As the grand impresario of her sprawling Goop empire, Gwyneth Paltrow bears the brunt of the attention when something about her organization grabs the interest of the national media. That’s why so many people now associate the yoni egg (please, for the millionth time, do not stick a rose quartz orb in your vagina) with a controversial story published on Paltrow’s website in 2017. However, the people who surround Paltrow in her wellness empire are just as interesting as the blonde-tressed CEO herself. One of her most fascinating celebrity courtiers is “intimacy coach” Michaela Boehm, who appeared on Wednesday’s episode of a lunchtime chat show called Loose Women to talk about the merits of a couple living separately.
“When couples start living together, they ruin the excitement,” Boehm proposed. “That’s true for anyone, Hollywood star or regular commoner. Spend time apart. That could be 10 minutes at the end of the work day, it could be having separate rooms, or separate houses… do how much time you need.” Boehm, here, is doing an interesting double duty. She’s “normalizing” Paltrow’s (already pretty normal) married arrangement for a potentially skeptical audience, while also couching this duty in generalized advice.
Separation in relationships is something that Paltrow has publicly advocated for before, especially in the wake of her second marriage to television producer Brad Falchuk. In September 2018, Paltrow said that she and her new husband Falchuk only cohabit four nights out of the week, a lovely-sounding arrangement that unfairly raised a lot of eyebrows. Even more huh-inducing was Paltrow’s “familymoon” with Falchuk, which also featured her kids and her ex-husband, Coldplay frontman Chris Martin. Paltrow’s outlook tends to list towards these holistic-sounding, high-minded ideas about togetherness and apart-ness, all of which congeal around the notion that the preservation of a functioning family unit is the ultimate goal.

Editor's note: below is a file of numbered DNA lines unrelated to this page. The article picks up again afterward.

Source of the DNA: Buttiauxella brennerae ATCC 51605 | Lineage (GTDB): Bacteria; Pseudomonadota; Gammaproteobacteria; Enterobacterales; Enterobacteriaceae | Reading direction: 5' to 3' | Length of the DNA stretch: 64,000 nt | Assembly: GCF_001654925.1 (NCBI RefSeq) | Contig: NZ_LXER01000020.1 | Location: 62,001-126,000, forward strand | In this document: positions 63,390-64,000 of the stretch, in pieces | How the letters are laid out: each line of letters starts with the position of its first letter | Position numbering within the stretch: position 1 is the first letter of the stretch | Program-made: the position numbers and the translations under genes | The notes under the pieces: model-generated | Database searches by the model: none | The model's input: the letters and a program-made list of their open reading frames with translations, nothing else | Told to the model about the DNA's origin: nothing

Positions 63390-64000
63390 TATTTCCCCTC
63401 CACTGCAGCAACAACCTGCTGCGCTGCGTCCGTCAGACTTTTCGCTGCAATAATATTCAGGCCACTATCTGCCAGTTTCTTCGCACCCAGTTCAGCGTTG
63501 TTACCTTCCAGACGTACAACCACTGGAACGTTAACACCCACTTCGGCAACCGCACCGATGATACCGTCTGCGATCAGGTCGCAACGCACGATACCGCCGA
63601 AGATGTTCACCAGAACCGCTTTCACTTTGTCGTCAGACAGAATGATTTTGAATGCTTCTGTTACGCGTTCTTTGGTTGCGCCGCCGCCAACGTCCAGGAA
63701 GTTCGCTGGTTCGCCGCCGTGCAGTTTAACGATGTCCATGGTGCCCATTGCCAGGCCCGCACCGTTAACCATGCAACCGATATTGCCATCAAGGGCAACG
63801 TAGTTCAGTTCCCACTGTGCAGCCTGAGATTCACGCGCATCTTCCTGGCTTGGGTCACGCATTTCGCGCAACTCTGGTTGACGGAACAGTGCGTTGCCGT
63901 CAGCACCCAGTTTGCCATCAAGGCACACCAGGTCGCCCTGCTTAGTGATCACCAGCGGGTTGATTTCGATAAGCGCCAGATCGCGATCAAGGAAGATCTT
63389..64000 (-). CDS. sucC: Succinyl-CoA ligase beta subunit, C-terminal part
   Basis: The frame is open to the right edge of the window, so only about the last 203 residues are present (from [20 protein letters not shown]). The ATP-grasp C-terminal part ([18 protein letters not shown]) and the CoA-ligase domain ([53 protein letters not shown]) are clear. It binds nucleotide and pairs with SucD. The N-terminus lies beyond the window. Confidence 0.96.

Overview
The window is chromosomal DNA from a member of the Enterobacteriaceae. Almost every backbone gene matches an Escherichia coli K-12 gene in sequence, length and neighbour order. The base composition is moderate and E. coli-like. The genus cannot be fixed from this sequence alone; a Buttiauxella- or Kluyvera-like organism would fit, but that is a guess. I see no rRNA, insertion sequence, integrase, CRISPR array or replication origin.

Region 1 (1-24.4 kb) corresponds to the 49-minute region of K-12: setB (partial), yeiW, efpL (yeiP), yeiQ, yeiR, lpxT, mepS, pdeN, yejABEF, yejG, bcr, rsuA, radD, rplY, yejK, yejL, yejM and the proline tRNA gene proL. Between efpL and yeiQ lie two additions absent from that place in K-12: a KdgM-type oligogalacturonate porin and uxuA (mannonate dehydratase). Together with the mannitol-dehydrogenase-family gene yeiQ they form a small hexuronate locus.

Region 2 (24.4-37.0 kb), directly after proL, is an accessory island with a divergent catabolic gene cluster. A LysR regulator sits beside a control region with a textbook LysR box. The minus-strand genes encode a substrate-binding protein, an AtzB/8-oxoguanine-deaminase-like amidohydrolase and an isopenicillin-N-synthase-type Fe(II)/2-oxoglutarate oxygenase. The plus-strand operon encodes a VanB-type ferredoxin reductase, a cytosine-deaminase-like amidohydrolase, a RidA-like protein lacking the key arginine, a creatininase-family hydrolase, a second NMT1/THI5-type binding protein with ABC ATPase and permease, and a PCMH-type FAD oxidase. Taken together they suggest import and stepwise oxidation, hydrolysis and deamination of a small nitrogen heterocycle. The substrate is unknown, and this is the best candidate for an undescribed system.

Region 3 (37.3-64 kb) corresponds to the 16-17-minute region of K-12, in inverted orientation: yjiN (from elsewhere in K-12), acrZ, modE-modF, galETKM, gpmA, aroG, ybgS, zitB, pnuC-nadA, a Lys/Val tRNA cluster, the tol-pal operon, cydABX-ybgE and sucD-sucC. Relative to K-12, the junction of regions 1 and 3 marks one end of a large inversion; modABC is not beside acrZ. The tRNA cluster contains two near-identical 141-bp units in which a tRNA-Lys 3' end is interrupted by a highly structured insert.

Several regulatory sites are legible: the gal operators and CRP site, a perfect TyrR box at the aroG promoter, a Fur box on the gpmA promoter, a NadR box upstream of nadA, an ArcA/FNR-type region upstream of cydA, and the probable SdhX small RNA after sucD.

That’s the interesting thing about the enigma that is Gwyneth Paltrow. You might think that her empire centers around self-care and the totemic worship of the individual above all, but that’s actually not quite it. In an undated Goop interview with Boehm, Paltrow’s intimacy specialist lays out her own theories for successful relationships. She explains that her husband, who is bad at intuiting directions, used to get angry with her when she would correct his mistakes while he was driving.
“Now we have a system in place that is empowering: It empowers me to ensure that we get to where we’re supposed to go, and it makes him not look or feel incompetent as a driver,” Boehm said. “It’s very simple: We get in the car, he turns to me, and he tells me to tell him where to go. He is directing me to direct him.”
This strategy revolves around the idea that a woman’s entire job is to adjust her behavior to protect the fragile male ego. This may not seem as dangerous as the idea that putting quartz in your vagina will lead to a better sex life, but because Paltrow has endorsed it, it’s just as insidious.